The compelling narrative and composition of Karin Broker‘s photo-etching is created, at least in part, by collaging
other prints from a variety of historical sources. This image recycling has a rich past, as exemplified in the work of Max Ernst and Hannah Höch. Broker constructs her collage, in this case, as a starting point for her photo-etching, an increasingly accessible printmaking process that uses, among other things, hand drawn, collaged, and digitally created positive and negative transparencies. The web-based reproduction of Broker’s print presented on this blog does not convey the subtle color range in her etching ink, nor the image’s collage ancestry, specifically its physical construction and embossed lines where pieces of paper were glued down.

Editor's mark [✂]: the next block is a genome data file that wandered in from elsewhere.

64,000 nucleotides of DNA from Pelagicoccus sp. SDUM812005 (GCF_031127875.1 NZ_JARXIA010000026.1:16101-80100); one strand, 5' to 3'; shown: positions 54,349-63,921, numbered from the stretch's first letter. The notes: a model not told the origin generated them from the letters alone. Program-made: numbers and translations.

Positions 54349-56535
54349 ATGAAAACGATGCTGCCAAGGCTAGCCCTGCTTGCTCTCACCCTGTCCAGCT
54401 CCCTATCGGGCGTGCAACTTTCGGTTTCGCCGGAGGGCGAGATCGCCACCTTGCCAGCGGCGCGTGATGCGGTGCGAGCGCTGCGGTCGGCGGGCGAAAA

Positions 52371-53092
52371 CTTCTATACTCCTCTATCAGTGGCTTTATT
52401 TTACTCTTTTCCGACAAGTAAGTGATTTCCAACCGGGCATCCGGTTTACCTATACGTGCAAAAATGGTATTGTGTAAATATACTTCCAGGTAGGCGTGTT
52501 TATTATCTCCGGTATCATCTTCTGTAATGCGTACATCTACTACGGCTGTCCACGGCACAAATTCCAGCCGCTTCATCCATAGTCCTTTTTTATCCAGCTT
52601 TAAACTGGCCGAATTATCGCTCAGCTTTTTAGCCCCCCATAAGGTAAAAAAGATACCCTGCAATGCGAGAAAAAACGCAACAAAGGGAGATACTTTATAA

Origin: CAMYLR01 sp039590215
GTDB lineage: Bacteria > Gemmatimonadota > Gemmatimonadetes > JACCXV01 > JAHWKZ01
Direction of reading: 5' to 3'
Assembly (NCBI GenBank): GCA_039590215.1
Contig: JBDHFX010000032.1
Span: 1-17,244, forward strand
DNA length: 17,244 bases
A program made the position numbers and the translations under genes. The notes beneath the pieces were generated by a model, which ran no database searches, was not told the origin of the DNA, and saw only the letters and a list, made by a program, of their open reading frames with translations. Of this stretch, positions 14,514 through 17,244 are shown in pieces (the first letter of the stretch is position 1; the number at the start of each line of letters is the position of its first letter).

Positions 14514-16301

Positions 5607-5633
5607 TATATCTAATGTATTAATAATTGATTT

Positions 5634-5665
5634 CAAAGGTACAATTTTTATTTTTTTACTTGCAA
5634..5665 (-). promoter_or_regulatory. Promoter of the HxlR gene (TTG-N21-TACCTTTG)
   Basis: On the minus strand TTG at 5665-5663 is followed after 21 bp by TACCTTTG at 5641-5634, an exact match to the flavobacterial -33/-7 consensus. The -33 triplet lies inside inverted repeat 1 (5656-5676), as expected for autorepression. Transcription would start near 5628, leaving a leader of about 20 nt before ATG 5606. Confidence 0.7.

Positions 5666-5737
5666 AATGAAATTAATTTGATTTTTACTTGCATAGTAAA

The narrative in this etching refers to life’s balancing act. A nude female torso wearing a dome as a hat sits in a chair; one leg of the chair teeters on a ball or globe balanced atop a trotting horse. The oblivious equine is about to receive a hot match or needle in the rear from a menacing hand. The patchwork sky and background made of scavenged engravings contrasts with a rather plain, contour drawing of a conventional country home in the image’s middle ground. Potential disaster dominates the scene.
The horse calmly sniffs a nettle in mid-trot. If the horse bucks or stutters, the armless, legless figure will come crashing down.
Along with this print the AP/RC has 95 additional prints and support materials including other images from Broker’s series, Notes of a Mad Girl, in which she combines collage and photo-etching.